U.S. Growth Engine Looks Able to Power Past Stock Market's Woes
(Bloomberg) -- Despite a slump in equities and gains in the dollar, few economists are concerned that broad financial conditions will strangle the second longest U.S. economic expansion on record.
Goldman Sachs Group Inc. has one of the gloomier outlooks and forecasts the the recent decline in equity markets, as well as Federal Reserve interest-rate increases and a stronger greenback, will trim growth by about three-quarters of a percentage point by mid-2019, according to economist Daan Struyven. His outlook assumes stock prices remain steady.
Other economists expressed were not convinced that overall financial conditions had tightened significantly in recent months. And by some measures, including Goldman Sachs’ own index of financial conditions, they are looser now than when the Fed started raising rates in December 2015 in order to rein in the economy.
“The real question is whether the Fed unleashes forces it then loses control of and financial conditions are tightening more substantially than they would have liked,” said Stephen Stanley, chief economist at Amherst Pierpont Securities LLC in New York. “That doesn’t seem like a huge risk at this stage.”
That may help explain why Fed officials have been slow to express concern over recent stock market woes or the dollar, which has appreciated by more than 3 percent his year. While central bankers say they’re sensitive to sharp movements in financial conditions, their reaction to this months’ decline in equity prices was typified by the muted response from Chicago Fed President Charles Evans.
“So far this all seems modest,” he said on Oct. 12, when the S&P 500 was coming off a six-day losing streak.
The term financial conditions refers to a handful of factors -- typically including equity prices, foreign-exchange values, credit spreads and sometimes commodity prices -- that can influence economic growth. The Fed lowers and raises short-term interest rates in the hope of affecting those conditions and nudging the economy to slow down or speed up. But the transmission is imperfect, and other factors such as fiscal policies or global economic conditions can play a role.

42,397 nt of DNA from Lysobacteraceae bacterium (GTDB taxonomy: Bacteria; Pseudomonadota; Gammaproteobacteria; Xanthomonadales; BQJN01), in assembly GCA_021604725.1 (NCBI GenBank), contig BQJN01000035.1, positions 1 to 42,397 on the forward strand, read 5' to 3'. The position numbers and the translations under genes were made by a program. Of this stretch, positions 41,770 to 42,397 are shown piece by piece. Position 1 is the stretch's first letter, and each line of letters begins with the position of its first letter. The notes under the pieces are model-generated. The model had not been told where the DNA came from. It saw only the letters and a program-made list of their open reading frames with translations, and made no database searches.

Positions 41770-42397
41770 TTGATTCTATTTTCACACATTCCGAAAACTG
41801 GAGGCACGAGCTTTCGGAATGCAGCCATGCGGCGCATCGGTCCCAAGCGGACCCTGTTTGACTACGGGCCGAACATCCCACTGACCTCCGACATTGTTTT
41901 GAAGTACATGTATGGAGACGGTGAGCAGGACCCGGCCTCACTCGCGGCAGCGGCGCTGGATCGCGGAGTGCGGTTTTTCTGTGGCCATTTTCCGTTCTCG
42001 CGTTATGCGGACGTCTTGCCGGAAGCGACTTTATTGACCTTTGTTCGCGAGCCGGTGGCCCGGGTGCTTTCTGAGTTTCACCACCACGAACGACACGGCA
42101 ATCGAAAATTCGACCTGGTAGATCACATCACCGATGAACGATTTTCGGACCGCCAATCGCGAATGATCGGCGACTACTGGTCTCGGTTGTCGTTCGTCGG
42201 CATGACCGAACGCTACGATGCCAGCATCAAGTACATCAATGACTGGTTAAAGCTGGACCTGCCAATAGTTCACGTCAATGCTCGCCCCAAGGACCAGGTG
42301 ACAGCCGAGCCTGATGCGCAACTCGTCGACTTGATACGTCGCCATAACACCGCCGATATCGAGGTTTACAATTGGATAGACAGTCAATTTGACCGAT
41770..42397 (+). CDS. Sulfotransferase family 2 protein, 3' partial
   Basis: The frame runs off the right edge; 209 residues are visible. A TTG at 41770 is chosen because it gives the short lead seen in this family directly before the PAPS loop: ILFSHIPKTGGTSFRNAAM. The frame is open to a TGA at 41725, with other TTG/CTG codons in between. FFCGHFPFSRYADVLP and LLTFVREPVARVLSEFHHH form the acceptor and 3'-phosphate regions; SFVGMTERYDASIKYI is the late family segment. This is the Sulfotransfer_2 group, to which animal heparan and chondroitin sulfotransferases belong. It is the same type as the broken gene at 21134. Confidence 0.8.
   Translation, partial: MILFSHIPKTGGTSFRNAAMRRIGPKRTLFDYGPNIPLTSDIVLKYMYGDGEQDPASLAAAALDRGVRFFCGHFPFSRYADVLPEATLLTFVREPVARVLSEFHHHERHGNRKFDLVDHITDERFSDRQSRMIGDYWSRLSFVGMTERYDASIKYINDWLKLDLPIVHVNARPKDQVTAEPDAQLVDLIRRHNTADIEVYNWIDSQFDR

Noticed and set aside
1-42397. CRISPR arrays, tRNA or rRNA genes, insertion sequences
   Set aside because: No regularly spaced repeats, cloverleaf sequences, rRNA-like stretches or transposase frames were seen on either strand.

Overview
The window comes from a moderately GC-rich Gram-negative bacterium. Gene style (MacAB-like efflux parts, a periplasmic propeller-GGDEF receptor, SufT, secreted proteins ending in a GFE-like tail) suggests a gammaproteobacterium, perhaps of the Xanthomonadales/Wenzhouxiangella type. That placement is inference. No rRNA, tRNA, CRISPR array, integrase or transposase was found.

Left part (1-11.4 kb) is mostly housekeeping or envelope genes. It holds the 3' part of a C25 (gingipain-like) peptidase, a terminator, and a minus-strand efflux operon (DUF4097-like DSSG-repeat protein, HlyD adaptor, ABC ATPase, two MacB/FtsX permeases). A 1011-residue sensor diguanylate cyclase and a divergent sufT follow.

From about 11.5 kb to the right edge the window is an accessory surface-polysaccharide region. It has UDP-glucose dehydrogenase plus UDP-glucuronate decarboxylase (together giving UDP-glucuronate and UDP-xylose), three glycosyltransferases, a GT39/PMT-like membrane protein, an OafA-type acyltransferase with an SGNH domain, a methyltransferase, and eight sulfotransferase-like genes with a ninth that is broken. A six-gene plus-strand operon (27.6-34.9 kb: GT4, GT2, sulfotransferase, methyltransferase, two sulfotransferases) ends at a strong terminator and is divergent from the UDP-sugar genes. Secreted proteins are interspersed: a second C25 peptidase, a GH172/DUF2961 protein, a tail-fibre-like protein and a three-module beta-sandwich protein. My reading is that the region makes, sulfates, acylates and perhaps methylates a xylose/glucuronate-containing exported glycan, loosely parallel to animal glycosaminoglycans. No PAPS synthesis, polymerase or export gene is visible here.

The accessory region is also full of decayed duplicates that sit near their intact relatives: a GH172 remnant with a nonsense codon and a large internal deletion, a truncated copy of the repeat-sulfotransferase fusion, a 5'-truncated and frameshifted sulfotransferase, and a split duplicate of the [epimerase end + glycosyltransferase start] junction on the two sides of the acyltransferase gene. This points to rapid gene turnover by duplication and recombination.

Though the Fed has raised its benchmark rate by two percentage points since December 2015 -- a shift that ought to strengthen the dollar by attracting more capital to the greenback -- the Bloomberg Dollar Spot Index has since declined 2.7 percent. And their recent drop notwithstanding, U.S. stocks have behaved similarly with the S&P 500 returning 41 percent in that period.
That means the dollar and equities are providing more support to economic momentum than they were when the federal funds rate was near zero.
And some components of financial conditions have eased when you look at recent data. For example, the spread of junk bonds over investment grade corporate credit has narrowed about 15 basis points this year.
Detecting a firm signal from financial conditions is also complex because economists and policy makers use a blizzard of models and formulas. While the closely-watched Goldman Sachs index is lower than in 2015, it has increased this year because of its sensitivity to stocks and foreign exchange. Meanwhile a different gauge produced by the Chicago Fed has continued to ease in 2018.
Recent stock moves, given less weight by Chicago, have resulted merely in what economists there termed a “leveling off” of overall financial conditions.
Economists also have any number of individual methods for interpreting fuzzy indicators of future economic activity. Michael Gapen, chief U.S. economist at Barclays Plc, said he likes to separate signs of “financial stress,” like bond spreads and volatility, from longer-term conditions more closely related to monetary policy.
“The latter hasn’t changed much,” Gapen said about longer-term conditions. “Messages from the Fed have been a touch more hawkish lately. The markets have baked in a little more of the Fed’s messaging, and financial conditions have probably tightened a touch.”
Gapen expressed a lingering concern, however, over what will happen when the impact of President Donald Trump’s tax cuts and a burst of federal spending wear off.
“The presence of fiscal stimulus has kept spreads tight and reduced volatility,” he said. “What I worry about is that fiscal stimulus is masking an underlying tightening in monetary policy.”
More reason to monitor a measure of financial conditions. Just choose carefully.
©2018 Bloomberg L.P.